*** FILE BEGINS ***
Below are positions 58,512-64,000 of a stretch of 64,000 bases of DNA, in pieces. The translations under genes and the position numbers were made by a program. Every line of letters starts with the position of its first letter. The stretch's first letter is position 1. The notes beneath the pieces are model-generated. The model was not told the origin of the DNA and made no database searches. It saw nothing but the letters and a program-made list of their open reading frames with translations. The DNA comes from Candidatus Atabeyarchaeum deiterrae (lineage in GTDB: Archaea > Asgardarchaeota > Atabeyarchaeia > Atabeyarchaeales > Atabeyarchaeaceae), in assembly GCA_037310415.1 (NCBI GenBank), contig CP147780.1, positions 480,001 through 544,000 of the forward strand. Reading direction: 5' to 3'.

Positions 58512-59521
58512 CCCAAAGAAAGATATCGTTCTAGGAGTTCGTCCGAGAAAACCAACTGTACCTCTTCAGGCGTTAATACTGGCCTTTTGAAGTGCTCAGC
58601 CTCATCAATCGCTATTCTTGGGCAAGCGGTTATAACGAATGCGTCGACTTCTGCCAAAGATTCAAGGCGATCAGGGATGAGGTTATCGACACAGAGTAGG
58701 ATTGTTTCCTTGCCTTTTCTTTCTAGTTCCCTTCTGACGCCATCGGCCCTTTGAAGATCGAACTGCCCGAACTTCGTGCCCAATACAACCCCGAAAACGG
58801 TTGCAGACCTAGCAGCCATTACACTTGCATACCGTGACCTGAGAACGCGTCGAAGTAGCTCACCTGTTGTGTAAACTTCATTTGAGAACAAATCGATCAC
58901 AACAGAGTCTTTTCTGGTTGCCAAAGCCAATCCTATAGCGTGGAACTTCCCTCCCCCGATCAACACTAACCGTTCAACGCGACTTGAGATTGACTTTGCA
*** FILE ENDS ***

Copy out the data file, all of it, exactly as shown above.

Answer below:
Below are positions 58,512-64,000 of a stretch of 64,000 bases of DNA, in pieces. The translations under genes and the position numbers were made by a program. Every line of letters starts with the position of its first letter. The stretch's first letter is position 1. The notes beneath the pieces are model-generated. The model was not told the origin of the DNA and made no database searches. It saw nothing but the letters and a program-made list of their open reading frames with translations. The DNA comes from Candidatus Atabeyarchaeum deiterrae (lineage in GTDB: Archaea > Asgardarchaeota > Atabeyarchaeia > Atabeyarchaeales > Atabeyarchaeaceae), in assembly GCA_037310415.1 (NCBI GenBank), contig CP147780.1, positions 480,001 through 544,000 of the forward strand. Reading direction: 5' to 3'.

Positions 58512-59521
58512 CCCAAAGAAAGATATCGTTCTAGGAGTTCGTCCGAGAAAACCAACTGTACCTCTTCAGGCGTTAATACTGGCCTTTTGAAGTGCTCAGC
58601 CTCATCAATCGCTATTCTTGGGCAAGCGGTTATAACGAATGCGTCGACTTCTGCCAAAGATTCAAGGCGATCAGGGATGAGGTTATCGACACAGAGTAGG
58701 ATTGTTTCCTTGCCTTTTCTTTCTAGTTCCCTTCTGACGCCATCGGCCCTTTGAAGATCGAACTGCCCGAACTTCGTGCCCAATACAACCCCGAAAACGG
58801 TTGCAGACCTAGCAGCCATTACACTTGCATACCGTGACCTGAGAACGCGTCGAAGTAGCTCACCTGTTGTGTAAACTTCATTTGAGAACAAATCGATCAC
58901 AACAGAGTCTTTTCTGGTTGCCAAAGCCAATCCTATAGCGTGGAACTTCCCTCCCCCGATCAACACTAACCGTTCAACGCGACTTGAGATTGACTTTGCA